Guest Blog: The Human Rights Campaign: Working Hard for the LGBTQ Community

How has HRC been involved in education issues?

The Human Rights Campaign is the nation’s largest civil rights organization working to achieve full equality and inclusion for the LGBTQ community. There are a myriad of educational issues of great concern to the LGBTQ community—establishing enumerated anti-bullying policies (inclusive of sexual orientation and gender identity), providing inclusive sexual health education curriculum, and insuring that LGBTQ educators are protected from workplace discrimination—just to name a few. In addition to advocating for inclusive law and policies, the HRC Foundation—the educational arm of the organization, launched the Welcoming Schools Program which focuses on creating LGBTQ-inclusive elementary schools. This program is rooted in professional development for educators on topics ranging from embracing family diversity to addressing bias-based bullying.

There have been many changes in the education landscape over the past 20 years. How have the focus and priorities of HRC shifted in education, as the landscape has evolved?

Our priorities are driven by the fact that LGBTQ students continue to face challenges at school—bullying and harassment, inequitable disciplinary actions, lack of representation in curriculum, poor school connectedness;  if we do not improve the school climate LGBTQ youth will not achieve their full academic potential and will not thrive socially and emotionally. Research shows that transgender students face significant challenges at school, often connected to lack of access to bathrooms that align with their gender identity. We have focused on engaging school leaders in system-change work with a “top down” approach because we know that school culture will not change unless there is a genuine commitment and consistent focus from the leadership. We have partnerships with organizations such as the National Association of Secondary School Principals, the National Education Association, and the National Association of School Superintendents to raise awareness of the unique needs and experiences of LGBTQ students, to create best practice resources and on-line training, and to encourage leaders to take this work seriously.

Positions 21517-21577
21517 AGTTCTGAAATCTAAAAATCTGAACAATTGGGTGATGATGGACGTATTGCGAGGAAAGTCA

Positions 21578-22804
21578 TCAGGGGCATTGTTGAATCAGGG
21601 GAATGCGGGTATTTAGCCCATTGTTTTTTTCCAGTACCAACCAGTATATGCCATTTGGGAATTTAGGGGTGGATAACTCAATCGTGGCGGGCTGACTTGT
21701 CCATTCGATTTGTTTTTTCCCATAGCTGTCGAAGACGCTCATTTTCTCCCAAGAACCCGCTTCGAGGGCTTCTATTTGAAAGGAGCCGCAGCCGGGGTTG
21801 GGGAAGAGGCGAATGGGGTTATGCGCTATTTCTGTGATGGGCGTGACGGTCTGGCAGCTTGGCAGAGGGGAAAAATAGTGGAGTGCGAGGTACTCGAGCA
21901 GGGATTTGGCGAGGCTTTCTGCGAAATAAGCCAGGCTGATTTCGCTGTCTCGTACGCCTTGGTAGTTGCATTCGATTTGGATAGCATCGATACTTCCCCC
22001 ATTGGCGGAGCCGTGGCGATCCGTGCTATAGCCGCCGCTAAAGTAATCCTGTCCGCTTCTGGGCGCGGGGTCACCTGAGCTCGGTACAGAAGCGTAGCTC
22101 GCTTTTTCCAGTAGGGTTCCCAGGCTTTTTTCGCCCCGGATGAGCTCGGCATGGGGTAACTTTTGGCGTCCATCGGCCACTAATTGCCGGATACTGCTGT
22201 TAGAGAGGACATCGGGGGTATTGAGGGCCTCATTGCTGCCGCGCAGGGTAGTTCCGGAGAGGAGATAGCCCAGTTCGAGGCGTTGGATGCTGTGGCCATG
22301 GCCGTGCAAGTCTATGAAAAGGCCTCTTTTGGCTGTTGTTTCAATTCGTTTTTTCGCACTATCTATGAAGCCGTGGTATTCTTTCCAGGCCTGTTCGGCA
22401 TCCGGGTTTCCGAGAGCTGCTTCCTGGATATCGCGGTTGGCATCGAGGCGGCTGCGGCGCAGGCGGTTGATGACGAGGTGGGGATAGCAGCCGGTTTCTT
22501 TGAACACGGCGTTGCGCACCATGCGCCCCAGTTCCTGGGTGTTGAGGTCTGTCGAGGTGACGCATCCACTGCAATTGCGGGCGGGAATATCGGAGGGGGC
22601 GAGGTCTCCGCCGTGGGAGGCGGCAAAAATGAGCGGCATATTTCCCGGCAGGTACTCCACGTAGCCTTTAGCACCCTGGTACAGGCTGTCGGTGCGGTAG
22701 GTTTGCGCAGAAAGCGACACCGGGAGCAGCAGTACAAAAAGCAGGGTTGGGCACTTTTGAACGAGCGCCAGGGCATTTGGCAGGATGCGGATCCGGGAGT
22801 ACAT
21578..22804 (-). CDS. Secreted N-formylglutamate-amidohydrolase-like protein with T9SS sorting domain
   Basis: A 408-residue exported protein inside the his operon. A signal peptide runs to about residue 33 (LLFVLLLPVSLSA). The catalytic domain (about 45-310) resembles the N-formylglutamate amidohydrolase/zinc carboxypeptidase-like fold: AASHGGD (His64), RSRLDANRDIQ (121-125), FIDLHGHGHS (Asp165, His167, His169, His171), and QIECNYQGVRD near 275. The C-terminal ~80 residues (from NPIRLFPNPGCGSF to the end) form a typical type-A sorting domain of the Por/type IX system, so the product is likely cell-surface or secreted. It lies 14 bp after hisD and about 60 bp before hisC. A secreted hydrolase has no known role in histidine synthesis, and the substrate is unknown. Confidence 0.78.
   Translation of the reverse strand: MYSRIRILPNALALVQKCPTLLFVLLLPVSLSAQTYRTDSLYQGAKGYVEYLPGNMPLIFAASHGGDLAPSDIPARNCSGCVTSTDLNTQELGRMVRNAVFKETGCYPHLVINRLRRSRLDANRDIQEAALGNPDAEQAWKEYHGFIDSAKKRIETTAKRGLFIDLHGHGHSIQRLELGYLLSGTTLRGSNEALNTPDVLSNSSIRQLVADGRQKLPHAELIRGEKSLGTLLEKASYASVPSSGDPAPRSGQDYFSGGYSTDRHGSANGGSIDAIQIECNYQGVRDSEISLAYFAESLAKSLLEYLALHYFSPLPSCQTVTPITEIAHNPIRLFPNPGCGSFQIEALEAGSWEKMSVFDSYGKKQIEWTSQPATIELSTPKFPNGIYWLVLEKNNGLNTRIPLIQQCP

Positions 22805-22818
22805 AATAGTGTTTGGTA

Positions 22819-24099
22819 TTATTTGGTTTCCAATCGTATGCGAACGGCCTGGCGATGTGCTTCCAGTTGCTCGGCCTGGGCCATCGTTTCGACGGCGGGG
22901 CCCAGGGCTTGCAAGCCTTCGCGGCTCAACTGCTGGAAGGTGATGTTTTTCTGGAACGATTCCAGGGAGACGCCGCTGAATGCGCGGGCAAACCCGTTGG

What is the most important thing (or things) that schools can do to ensure that LGBTQ students feel safe, welcomed, and empowered?

Leadership is key and school leaders must set an expectation that all employees will help to create an LGBTQ-inclusive school environment. As a first step, it is essential that schools have very explicit policies that extend protections to LGBTQ students, family members, and faculty, and that professional development is required for all administrators, classroom teachers, health and wellness providers—all adults who are interfacing with students and families. Most educators report having little to no training on LGBTQ topics and are not confident in their ability to create an LGBTQ-inclusive learning environment and they are eager for more training and education.  In addition, the presence of an LGBTQ student group (often referred to as “Gay-Straight Alliances or Genders and Sexualities Alliances) has a positive impact on the experience of LGBTQ students as well as other students. Using inclusive language, actively addressing any anti-LGBTQ behavior, providing LGBTQ content in classroom conversations and lesson plans all help to ensure greater safety and well-being.  We need to create school environments where LGBTQ students can safely be “out” and participate fully in school life—academics, athletics, arts, government, with opportunities for leadership and excellence.  Every adult in the school community can play a role in shifting the school culture to be inclusive—we have to think about our words, our actions and how we can model what it means to be truly inclusive.  We highly recommend introducing LGBTQ topics at earlier ages and stages of development–with an increasing population of LGBTQ-headed families and children self-identifying as LGBTQ at younger ages, a program like Welcoming Schools helps to cultivate an understanding of the breadth of diversity within our communities and to establish kindness and ally-ship as the expected behavior from all students and the broader school community.

Ellen Kahn is the Director of Children, Youth, and Families Programs at the Human Rights Campaign Foundation, overseeing the Youth Well-Being Program, Welcoming Schools, All Children-All Families, and the newly launched Project THRIVE campaign.